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In a prayer offered by an Ojibway elder, themes of brokenness, restoration, and balance with all of creation are present. From a North American First-Nations/Native American perspective, we can begin to see these themes in a new light within our own communities.
Look at our brokenness.
We Know that in all creation
Only the human family
Has strayed from the Sacred Way.
Artist Joey Novak has an installation of minimalist interpretations of books of the Bible (LINK). Out of respect for his work, I will not post the images here, but encourage you to follow the link to see for yourself.
Questions to consider:
What symbols carry the most power in his art?
How do we assign meaning to symbols (enough meaning that they can convey so much more than words)?
What other symbols exist that we can use to communicate the gospel and discipleship?
I have always liked this song for its simplicity. The band (mewithoutYou) is one whose use of imagery and lyricism is pregnant with meaning and the connection toward the spiritual.
There is much hand wringing in the western church over the growing margins of people who consider themselves “spiritual” but not “religious” or specifically “Christian”. This song speaks to this strata of people looking for spiritual significance in a world that is increasingly distant.
The song makes no explicit mention of Christ or salvation, yet a cursory glance at the lyrics makes several theological declarations. (more…)
Marilynne Robinson is an American author whose writing has carried subtle Christian messages and found resonance among wider circles, most recently a review in the New Yorker magazine. Allison Backhous has a recent piece in ThinkChristian.net considering her approach to creativity and the impact it can have on society.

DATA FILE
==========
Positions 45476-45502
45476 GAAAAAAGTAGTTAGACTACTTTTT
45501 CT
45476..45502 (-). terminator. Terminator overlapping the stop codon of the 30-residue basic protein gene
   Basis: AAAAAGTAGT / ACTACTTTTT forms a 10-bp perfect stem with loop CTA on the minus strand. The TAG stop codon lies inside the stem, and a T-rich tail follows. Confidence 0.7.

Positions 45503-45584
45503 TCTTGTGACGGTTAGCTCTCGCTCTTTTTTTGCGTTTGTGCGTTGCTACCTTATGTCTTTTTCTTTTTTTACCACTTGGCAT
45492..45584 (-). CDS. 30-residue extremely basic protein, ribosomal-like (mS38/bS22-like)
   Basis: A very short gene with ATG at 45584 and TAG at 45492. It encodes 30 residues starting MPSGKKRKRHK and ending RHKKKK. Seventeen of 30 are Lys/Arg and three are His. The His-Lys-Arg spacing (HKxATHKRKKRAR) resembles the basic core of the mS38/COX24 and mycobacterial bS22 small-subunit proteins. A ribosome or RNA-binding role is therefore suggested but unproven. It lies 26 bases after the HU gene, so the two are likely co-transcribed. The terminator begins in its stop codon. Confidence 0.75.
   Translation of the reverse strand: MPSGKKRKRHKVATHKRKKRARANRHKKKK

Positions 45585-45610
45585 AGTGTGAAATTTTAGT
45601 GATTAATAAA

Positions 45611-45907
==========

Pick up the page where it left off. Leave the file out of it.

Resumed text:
This leads her to a question, can art be both true and evangelistic? (more…)
A series of short films, titled Self-Sabotage, by Scott Brignac to accompany Derek Webb’s Feedback album convey graphically the significance of the Lord’s Prayer as experienced by several people.
Self-Sabotage: the deliberate subversion of oneself. Destructive or obstructive action that hinders the person who acts. See also: the Lord’s Prayer.
The Lord’s Prayer is inherently violent towards the one who prays it.
Self-Sabotage is an exploration of the Lord’s Prayer based on and inspired by Derek Webb’s electronic all instrumental album ‘Feedback’. It follows six characters in a narrative with no words – only the music to parallel the stories.
This film has come to pick a fight, and any viewing that fails to recognize that may put the viewer at risk in one way or another. Self-Sabotage rests firmly amidst the tension between the prayed and the praying; the single-minded character and vision of the Lord’s prayer serves as the sub-text through which we enter into the lives of its characters. Their lives, like moving icons, open windows into the great mystery of communion through self-dethroning sabotage.
This shows an Islamic starburst tile pattern (which traditionally symbolizes the spread of Islam throughout the universe), a lighted lamp and the first half of a verse (5:46) from the Qur’an which states:
“And We (God) sent, following in their footsteps Jesus, the son of Mary, confirming that which was before him in the Torah, and gave him the Gospel, in which there is guidance and light…” (more…)
Creation is God’s artwork that reflects his character and nature. When he speaks, he expresses himself and light appears. God reveals himself in the form of light – and it is good. God then separates that light from the darkness because light, as an expression of his goodness, reflects his holy and pure nature: “God is light and in him is no darkness at all” (1 Jn 1:5).
As God continues to speak, he expresses his goodness in visible, tangible forms, and the world comes into being. He separates the waters (chaos) and brings land (order). Again he says, “This is good.” Finally, he creates human beings. We become expressions of God, little icons created to reveal the goodness and character of God. This time God says, “This is very good.” (more…)
Imagine if you had several hours to sit with someone and listen to their story, while re-assuring them with your touch and sharing with them spiritually transforming concepts in the casual tone that defies barriers. Imagine if that person whom you have shared with would be able to have tangible reminders of your conversation–and how much you care–to reflect back upon during the following weeks. Imagine if she was also compelled to tell her friends about your conversation and the spirituality you had shared one afternoon.
Imagine if that storytelling were done in such a beautiful and creative way that it adorned that woman as exemplar as a child of God.
In South Asia, there is a project to use henna art and storytelling to tell stories from the Bible and the gospel message. (more…)